Many proponents of software patents are parasites like watchtroll, who already has his own words of little or no value. Patent lawyers cannot speak on behalf of people who make the software that patent lawyers are trying to tax; generally speaking, people who never practised software do not deserve a voice on the matter unless they become producing parties rather than bullies (for hire) who help subvert competition and tax everyone. Timothy B. Lee put it well in the following new article which he posted in Forbes:
People Should Listen to Computer Programmers about Software Patents
So too with software. The people complaining loudest about software patents are the very people whose efforts software patents are allegedly designed to encourage. If most of them think they’d be better off without that “protection,” that should give policymakers cause for soul-searching.
I doubt it’s a coincidence that this Sullivan reader is a patent law professor. While software patents don’t benefit the average computer programmer or software firm, they’re tremendously beneficial to the lawyers who make a living prosecuting and litigating software patents, and the law professors who make a living training the next generation of patent lawyers.
In Microsoft’s case, much of the lobbying comes from patent lawyers and managers, not developers. And there are no patents mentioned because they know they can achieve more by empty threats than by truthful means that are not dubious and even borderline criminal. Microsoft’s friends at Blackboard also leveraged patent FUD and got a lot of flak for it. Here is a little update about that:
The last time Techdirt wrote about the learning company, Blackboard, was in the context of its attempt to enforce a ridiculously broad patent on the field. Even before the patent was thrown out completely, Blackboard made an unusual move: it offered to exempt open source projects and those who contributed to them from its patent attacks:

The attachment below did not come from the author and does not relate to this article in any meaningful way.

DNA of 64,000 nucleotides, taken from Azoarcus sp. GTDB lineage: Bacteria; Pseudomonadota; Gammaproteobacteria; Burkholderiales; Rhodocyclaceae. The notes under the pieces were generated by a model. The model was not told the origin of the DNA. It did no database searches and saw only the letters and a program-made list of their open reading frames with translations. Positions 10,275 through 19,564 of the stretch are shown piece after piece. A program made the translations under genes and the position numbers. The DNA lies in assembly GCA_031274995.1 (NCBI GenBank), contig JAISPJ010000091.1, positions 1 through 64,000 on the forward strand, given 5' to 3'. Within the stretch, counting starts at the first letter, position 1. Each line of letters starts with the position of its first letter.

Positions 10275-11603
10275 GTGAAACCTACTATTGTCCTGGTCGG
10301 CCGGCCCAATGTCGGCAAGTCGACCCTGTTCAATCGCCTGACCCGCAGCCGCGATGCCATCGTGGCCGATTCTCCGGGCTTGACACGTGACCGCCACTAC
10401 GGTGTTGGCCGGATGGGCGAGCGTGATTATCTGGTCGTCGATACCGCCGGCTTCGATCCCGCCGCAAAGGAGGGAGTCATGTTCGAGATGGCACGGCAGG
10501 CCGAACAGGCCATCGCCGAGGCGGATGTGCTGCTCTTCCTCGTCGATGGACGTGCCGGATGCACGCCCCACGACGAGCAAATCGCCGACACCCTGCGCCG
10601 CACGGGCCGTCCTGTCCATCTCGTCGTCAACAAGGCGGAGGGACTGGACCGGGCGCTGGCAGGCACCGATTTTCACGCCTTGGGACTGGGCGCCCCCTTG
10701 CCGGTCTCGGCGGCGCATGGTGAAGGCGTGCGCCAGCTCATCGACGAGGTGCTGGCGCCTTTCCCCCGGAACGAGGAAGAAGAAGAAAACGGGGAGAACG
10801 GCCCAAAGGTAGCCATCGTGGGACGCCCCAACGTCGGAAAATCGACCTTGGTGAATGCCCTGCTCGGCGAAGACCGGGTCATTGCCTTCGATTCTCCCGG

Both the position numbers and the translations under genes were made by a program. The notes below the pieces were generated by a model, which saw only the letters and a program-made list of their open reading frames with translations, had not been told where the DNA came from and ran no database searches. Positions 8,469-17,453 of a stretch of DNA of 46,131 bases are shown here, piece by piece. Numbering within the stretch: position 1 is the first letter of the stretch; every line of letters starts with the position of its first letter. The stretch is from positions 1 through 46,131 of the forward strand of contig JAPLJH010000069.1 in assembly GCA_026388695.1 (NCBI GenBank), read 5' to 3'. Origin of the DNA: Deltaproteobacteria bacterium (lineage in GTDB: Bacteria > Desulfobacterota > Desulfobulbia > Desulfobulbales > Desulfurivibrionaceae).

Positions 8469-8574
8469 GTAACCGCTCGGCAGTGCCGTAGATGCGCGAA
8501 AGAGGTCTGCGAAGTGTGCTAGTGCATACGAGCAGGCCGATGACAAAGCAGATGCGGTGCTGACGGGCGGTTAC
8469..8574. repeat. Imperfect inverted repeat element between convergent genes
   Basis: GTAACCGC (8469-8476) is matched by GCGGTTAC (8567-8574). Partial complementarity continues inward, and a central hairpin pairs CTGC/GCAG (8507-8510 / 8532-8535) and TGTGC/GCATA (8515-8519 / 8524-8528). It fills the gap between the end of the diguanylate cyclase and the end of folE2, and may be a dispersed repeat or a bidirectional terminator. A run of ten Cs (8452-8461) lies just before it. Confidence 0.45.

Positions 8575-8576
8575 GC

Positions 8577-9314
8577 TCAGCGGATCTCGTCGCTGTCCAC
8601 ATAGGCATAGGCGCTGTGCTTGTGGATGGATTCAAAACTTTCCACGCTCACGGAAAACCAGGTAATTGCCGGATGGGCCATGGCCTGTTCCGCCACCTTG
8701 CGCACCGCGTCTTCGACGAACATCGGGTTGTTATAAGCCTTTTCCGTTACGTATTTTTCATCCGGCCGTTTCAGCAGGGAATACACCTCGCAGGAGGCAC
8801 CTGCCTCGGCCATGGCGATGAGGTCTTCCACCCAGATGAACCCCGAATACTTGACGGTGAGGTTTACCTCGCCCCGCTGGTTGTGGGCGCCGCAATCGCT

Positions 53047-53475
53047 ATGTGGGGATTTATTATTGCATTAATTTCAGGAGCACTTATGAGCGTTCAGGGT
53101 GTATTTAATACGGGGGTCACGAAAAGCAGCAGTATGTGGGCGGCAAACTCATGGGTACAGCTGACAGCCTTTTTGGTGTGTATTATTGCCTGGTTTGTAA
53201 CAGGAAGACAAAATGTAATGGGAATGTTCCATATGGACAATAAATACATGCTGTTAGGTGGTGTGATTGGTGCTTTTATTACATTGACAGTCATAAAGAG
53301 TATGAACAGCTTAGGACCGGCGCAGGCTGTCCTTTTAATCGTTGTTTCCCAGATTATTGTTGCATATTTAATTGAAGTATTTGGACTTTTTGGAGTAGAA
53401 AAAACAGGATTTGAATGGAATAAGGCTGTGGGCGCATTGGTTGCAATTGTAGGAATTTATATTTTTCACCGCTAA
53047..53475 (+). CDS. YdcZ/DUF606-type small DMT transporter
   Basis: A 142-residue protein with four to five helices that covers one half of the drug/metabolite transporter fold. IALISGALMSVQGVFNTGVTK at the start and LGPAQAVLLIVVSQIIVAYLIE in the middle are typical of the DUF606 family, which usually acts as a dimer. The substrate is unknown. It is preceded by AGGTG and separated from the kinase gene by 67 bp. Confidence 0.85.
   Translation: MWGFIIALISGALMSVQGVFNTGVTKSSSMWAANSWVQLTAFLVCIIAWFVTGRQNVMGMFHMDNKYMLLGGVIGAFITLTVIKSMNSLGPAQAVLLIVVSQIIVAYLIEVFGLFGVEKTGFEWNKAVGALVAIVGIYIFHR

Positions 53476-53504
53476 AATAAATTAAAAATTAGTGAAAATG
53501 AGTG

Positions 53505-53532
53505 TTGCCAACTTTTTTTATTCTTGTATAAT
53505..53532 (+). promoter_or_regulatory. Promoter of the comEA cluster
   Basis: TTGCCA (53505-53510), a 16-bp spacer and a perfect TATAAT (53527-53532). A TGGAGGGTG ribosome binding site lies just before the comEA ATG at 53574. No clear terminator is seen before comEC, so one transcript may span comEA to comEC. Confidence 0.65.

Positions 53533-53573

As part of the Pledge, Blackboard promises never to pursue patent actions against anyone using such systems including professors contributing to open source projects, open source initiatives, commercially developed open source add-on applications to proprietary products and vendors hosting and supporting open source applications. Blackboard is also extending its pledge to many specifically identified open source initiatives within the course management system space whether or not they may include proprietary elements within their applications, such as Sakai, Moodle, ATutor, Elgg and Bodington.
Commitments to limit potential patent protection are uncommon, particularly for enterprise software companies. The Patent Pledge — in terms of its sweeping scope, strong commitment and public nature — is unprecedented for a product company such as Blackboard.
A proper action to take would be throwing away this patent altogether. Such patents, broad software patents to be more specific, should not exist. Some companies are bragging about these because the USPTO allows this to happen. We need to also strike at this root, the institutional failure, in order to prevent companies like Microsoft from fraudulently claiming ownership of Linux. Speaking of which, Microsoft’s partner Tuxera is still enabling Microsoft to tax Linux through file systems. Companies like Tuxera and Novell too are part of the problem we ought to tackle.
It’s not just Microsoft though. Its allies from Apple are attacking too. All that Apple can do now is sue, sue, sue. It has failed for over a year. So has Jobs’ “best friend” Larry Ellison. Samsung is tired of playing defence, so it “demands Iphone 4S source code” as things get more abrasive:
KOREAN ELECTRONICS GIANT Samsung is demanding the source code for the Iphone 4S firmware in its latest spat with Apple over patents.